08/19/2009, 00.00
CHINA
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Well-known lawyer and activist Xu Zhiyong in prison for “tax evasion”

Xu is said to have failed to pay taxes owed by Gongmeng, a human rights organisation. In reality, experts suggest the authorities are demanding the payment of business taxes to silence dissent ahead of the celebrations to mark the 60 years of the People’s Republic of China.
Beijing (AsiaNews/Agencies) – After spending three weeks in prison Xu Zhiyong, a well-known Chinese human rights lawyer, was formally charged with tax evasion. This confirms what many experts fear, namely that the government is cracking down on human rights activists ahead of 1 October, the day of the 60th anniversary of the founding of the People’s Republic of China, in order to prevent protests and dissent.

Mr Xu, who was seized from his home by security officials at dawn on 29 July, is the co-founder of Gongmeng, or Open Constitution Initiative, a free legal aid clinic for people who cannot pay for their legal defence.

The group has publicised, including on its website, a series of high-profile cases. It has provided legal aid to victims of baby milk formula tainted with melamine in which at least five children died and 300,000 got sick. It issued a report criticising the handling of unrest across the Tibetan plateau in March of last year. It has also come to the defence of petitioners detained in “black jails.”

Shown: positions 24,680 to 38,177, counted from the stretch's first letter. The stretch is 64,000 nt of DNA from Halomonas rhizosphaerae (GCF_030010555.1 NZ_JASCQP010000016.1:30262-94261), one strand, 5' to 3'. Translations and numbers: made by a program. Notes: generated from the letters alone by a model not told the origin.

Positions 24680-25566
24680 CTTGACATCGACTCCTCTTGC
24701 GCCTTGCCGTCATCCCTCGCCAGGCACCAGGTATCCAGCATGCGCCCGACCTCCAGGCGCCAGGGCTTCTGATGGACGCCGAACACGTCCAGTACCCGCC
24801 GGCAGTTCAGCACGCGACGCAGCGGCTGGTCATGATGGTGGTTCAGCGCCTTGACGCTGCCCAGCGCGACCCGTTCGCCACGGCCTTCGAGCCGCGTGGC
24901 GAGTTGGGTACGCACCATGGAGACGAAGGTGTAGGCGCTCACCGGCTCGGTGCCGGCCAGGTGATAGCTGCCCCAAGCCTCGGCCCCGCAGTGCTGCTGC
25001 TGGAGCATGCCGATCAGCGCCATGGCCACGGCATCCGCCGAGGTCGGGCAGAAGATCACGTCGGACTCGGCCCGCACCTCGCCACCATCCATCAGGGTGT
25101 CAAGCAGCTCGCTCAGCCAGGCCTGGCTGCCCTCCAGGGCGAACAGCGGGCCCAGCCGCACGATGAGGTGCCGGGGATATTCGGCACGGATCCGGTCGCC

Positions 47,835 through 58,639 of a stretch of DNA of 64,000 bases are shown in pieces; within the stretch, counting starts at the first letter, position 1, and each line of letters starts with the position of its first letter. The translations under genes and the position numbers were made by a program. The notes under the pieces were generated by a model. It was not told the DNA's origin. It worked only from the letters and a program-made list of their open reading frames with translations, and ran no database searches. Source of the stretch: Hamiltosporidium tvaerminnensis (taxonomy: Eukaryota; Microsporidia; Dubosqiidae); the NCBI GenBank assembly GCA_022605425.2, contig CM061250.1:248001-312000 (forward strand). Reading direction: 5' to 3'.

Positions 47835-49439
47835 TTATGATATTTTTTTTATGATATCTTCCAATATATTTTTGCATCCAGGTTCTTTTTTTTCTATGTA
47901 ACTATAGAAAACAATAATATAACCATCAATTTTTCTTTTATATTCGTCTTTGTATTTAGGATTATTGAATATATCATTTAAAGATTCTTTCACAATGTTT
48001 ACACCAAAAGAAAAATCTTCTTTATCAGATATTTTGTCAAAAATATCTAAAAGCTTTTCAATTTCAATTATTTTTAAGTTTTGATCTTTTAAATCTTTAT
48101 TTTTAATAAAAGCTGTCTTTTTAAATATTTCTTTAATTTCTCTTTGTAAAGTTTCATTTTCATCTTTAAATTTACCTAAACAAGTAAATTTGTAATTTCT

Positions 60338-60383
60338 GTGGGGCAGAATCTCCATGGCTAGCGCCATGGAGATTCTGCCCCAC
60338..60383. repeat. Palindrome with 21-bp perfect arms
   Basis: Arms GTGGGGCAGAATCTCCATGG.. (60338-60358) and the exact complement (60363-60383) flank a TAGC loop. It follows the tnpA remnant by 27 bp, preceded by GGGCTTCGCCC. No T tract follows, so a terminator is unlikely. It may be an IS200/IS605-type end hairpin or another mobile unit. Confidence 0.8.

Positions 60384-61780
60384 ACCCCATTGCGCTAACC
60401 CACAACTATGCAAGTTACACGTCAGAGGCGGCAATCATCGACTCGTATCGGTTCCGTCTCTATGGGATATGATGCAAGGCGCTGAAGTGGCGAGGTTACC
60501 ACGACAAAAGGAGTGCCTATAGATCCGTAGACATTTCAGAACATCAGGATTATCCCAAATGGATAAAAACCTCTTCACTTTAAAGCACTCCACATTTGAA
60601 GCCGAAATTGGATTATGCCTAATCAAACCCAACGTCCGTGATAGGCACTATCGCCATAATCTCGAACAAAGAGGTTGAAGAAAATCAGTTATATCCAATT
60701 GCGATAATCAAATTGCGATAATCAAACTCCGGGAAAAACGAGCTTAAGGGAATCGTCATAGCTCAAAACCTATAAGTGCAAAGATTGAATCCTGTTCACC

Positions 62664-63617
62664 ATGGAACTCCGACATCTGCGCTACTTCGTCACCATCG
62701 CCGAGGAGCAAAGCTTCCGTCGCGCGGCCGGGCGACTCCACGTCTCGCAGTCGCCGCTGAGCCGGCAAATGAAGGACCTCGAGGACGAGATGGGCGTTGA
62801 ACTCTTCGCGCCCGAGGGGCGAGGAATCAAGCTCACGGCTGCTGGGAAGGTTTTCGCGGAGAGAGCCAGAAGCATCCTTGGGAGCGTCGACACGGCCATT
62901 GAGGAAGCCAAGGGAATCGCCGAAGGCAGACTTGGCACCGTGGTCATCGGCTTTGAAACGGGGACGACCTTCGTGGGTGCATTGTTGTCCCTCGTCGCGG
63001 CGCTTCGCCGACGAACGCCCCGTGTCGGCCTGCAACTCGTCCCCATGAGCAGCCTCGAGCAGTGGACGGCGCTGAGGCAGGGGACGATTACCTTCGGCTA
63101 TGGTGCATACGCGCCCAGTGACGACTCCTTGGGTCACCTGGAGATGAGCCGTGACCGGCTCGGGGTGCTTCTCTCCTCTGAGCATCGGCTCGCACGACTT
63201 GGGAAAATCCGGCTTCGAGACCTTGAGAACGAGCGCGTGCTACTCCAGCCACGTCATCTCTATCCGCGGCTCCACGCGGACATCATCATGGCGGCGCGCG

For many years now, China’s Communist-controlled bar association has been “advising” its members not to take up controversial cases such as these, especially when they involve the state or public agencies. Many lawyers who disregarded this “advice” lost their licence to practice.

Since the authorities refused to register Gongmeng as a non-profit organisation, Xu had to register it as a business. For this reason the authorities now accuse him of tax evasion for failing to pay 1.42 million yuan (US$ 195,000) in taxes. If he is convicted Xu could get up to seven years of prison. Meanwhile Gongmeng's Beijing office and website have been shut down.

Mr Xu is well known for taking up in 2003 the cause of Sun Zhigang, a graphic designer who died after being beaten in a detention centre in Guangzhou. The case helped to bring about the abolition of the harsh detention centres used to hold and expel rural-urban migrants and vagrants accused of not having the right documents.

With Xu being formally charged, the case is closer to a possible trial. But whether it goes or not to trial, what is clear is that Beijing wants to silence any possible critical voice ahead of the People’s Republic’s 60th anniversary on 1 October, an important day for mainland authorities.

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